Last year at the Defender spring sale I bought a Davis Windex light as I do end up sailing after dark rather frequently, and running the anchor light to see the Windex just goes against everything that I stand for.  I had every intention of hooking up a Windex light to my Nav lights this spring while re-wiring the mast and adding spreader lights, but then I realized that between finding a deck fitting for the extra circuit, and the cost of the wire, it was going to be at least a hundred dollar solution.  So about 3 weeks ago I was in Target and saw they have mini garden / walkway path lights for $2.  I took a look at it in the store and figured for $2 it was worth trying out and worst case, I occupy myself for a few hours and it’ll only cost $2. I opted for the one with what appeared to be a brushed stainless steel housing, although they have black and brown plastic, as well as copper options.  The operation of the lights is already wired to be perfect for the needs of a Windex light as it automatically turns the light on whenever the amount of light hitting the solar panel drops below a certain amount, with the solar panel doubling as a photo-voltaic cell to turn on / off the light.


Small solar panel on top, but how much does it take to charge / power a single LED?


As you can see from this picture, the functional portion of the system is entirely contained in the little “puck” that twists on / off the lens below, and the LED just comes out of the center hole supported on it’s leads, which they thoughtfully covered to prevent shorts.


Removal of the 2 screws in the bottom allows removal of the entire plastic base, and access to a small printed circuit board, the battery, and the LED.  I can’t find the pictures I took of the internal components and assembly so you’ll have to use your imagination, but removal of the LED was simple. I used a good pair of wire cutters and left about 5mm of lead coming off the board to use as soldering terminals for the new wires, setting the LED aside.  I then took the wires from the Davis Windex light and tinned them, and the 5mm of wire left on the board with solder, then soldered them together.  I then bent up the center tab from the socket on the Windex light and tinned it and the end of the positive lead for the LED, and attached them together, leaving just the negative lead to solder to the sidewall of the socket.


Finished LED assembly with weather cap on.


Original bulb for Windex light.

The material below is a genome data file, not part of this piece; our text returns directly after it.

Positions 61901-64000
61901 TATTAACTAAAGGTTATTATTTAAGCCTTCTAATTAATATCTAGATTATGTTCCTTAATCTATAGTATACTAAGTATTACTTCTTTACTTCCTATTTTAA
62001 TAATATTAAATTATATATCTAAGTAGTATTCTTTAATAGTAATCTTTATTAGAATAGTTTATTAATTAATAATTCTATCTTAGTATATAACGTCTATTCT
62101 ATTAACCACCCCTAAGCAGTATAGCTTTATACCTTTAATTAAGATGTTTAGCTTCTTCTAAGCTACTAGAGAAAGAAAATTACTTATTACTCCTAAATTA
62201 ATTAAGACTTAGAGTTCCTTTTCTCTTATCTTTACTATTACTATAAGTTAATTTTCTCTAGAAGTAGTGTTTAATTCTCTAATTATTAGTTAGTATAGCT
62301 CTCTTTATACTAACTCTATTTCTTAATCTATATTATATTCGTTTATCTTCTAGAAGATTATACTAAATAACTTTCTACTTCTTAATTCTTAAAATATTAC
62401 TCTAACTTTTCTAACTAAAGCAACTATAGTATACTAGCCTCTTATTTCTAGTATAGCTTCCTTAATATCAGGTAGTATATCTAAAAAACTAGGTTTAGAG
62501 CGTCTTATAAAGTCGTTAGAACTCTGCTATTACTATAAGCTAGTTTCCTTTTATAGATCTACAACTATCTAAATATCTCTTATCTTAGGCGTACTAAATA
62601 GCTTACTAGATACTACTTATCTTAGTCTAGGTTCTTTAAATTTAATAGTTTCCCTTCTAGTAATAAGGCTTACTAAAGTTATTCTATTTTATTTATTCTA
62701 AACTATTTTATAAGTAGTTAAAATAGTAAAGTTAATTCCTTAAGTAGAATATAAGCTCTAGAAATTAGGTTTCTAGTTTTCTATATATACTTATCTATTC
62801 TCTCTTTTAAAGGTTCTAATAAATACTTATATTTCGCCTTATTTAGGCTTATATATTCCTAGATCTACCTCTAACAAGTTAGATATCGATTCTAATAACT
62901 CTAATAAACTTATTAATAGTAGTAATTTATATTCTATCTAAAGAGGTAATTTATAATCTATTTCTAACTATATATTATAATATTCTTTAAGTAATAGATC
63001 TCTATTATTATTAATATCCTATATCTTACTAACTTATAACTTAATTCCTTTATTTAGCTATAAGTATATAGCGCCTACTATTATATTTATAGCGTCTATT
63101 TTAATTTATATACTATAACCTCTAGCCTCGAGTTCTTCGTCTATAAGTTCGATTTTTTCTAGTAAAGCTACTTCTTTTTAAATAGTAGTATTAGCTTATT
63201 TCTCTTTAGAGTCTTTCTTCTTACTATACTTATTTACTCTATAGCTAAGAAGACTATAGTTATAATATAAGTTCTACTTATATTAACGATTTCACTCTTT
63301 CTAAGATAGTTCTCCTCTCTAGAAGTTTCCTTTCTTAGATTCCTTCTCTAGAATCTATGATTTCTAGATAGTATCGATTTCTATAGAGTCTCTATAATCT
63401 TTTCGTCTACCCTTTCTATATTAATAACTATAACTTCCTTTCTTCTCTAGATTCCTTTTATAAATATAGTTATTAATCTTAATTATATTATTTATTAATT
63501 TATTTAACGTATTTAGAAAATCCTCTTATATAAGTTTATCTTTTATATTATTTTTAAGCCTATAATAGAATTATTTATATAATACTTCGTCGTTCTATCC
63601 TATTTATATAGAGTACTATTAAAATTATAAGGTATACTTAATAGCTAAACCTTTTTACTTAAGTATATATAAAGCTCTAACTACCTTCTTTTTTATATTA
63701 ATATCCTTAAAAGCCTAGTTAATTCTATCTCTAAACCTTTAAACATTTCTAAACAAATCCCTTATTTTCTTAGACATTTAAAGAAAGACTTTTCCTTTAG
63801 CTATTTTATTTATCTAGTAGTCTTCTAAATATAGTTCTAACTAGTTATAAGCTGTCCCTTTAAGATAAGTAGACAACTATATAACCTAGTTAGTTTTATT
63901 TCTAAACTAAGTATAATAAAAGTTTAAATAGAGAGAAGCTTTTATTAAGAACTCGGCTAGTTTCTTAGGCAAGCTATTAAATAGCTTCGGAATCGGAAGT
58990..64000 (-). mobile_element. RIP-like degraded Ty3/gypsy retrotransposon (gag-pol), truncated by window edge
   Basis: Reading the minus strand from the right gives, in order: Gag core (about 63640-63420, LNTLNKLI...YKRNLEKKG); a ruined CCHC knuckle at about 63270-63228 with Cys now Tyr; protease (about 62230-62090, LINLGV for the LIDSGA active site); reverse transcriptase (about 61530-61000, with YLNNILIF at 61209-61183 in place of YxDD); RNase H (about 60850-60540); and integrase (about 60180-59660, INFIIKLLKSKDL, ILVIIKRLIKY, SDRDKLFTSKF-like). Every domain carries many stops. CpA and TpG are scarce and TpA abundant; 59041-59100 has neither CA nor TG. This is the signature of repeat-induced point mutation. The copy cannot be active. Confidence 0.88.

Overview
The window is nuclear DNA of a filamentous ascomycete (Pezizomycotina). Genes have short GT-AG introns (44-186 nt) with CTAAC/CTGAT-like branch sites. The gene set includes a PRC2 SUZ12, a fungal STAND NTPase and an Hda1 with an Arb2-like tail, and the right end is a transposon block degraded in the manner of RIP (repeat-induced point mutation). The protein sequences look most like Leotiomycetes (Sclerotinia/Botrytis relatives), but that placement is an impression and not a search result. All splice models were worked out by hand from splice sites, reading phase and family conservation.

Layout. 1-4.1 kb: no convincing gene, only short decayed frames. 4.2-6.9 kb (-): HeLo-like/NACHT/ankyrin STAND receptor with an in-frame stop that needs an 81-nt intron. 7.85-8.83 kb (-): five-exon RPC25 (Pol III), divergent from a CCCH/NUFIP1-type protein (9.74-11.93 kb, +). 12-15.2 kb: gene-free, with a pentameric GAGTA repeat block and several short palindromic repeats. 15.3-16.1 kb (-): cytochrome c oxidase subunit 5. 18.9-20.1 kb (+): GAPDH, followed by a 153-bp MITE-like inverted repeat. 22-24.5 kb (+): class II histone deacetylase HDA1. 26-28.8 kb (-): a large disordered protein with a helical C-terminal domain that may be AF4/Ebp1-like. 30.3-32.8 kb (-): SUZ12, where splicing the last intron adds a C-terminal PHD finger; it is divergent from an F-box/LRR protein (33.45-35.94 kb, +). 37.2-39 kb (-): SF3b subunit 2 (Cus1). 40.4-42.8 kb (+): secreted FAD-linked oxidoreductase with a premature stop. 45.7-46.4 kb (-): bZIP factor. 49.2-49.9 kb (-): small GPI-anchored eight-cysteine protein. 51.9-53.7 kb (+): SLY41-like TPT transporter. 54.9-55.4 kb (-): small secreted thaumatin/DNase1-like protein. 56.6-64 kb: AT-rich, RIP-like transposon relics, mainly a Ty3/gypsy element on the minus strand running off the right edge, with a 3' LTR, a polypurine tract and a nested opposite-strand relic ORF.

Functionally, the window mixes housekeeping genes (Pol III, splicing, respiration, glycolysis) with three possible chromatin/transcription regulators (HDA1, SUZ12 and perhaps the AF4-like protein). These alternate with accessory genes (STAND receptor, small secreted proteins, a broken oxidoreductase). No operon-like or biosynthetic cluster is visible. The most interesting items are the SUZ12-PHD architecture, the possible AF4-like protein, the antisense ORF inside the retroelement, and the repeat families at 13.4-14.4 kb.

Before attaching the wire to the board, I also took a piece of heavy plastic (cut from a defender shopping bag from the previous week’s spring sale visit) and poked the wire through a small hole.  When closing up the back, I stretched this plastic over everything inside and then trimmed the excess off. This gave me a solid inner barrier to seal all the holes in the black plastic back.   The black mark you see on one of the wires was to indicate the negative wire.


With everything hooked up, it’s time to test the light. Not terribly bright, which is a good thing as it’s a Windex light, not an Anchor light, and it only needs to make those little red reflectors glow at night.


The final step was to pick up some UV-Resistant Mounting Cable Ties. I used a heat gun to melt a small portion of the ring on the end of the cable tie, and stuck the melted cable tie to the back plate of the solar puck so that tie was standing straight up in the air. I did this with 2 ties on opposite sides of the puck.  The only reason for this was I needed to keep the tie in place long enough for the next step, which was to bed the entire back of the unit with epoxy, permanently sealing it.  I poured the epoxy into the recessed area letting it fill the entire space, but with the plastic shopping bag in place, it prevented the epoxy from getting down into the rest of the unit.  I don’t think it would have hurt one bit to completely fill the unit with epoxy, but I didn’t want to at the time (in retrospect, it may be better to do so as there is still an air pocket inside there that could allow moisture and corrosion to get at the battery and connectors, although I think I’ve sealed it well enough to not worry about that).

Attached to the Windex mounting arm with zip ties still in place

Finished Installation

2 Responses to “Solar Windex light”

  • Beau Vrolyk says:

    Thank you for documenting this. I have been pondering the same problem and had been using a flashlight tied to the backstay until I replaced the backstay with PBO sheathed in white plastic. Now the backstay reflects too much light to see the windex well. I’ll be off to get parts for this over the weekend. Thanks again.


  • Bill Leggett says:

    kewl!!!! I love making stuff with solar lights from the garden section at the super stores. lol. thanks for the idea.

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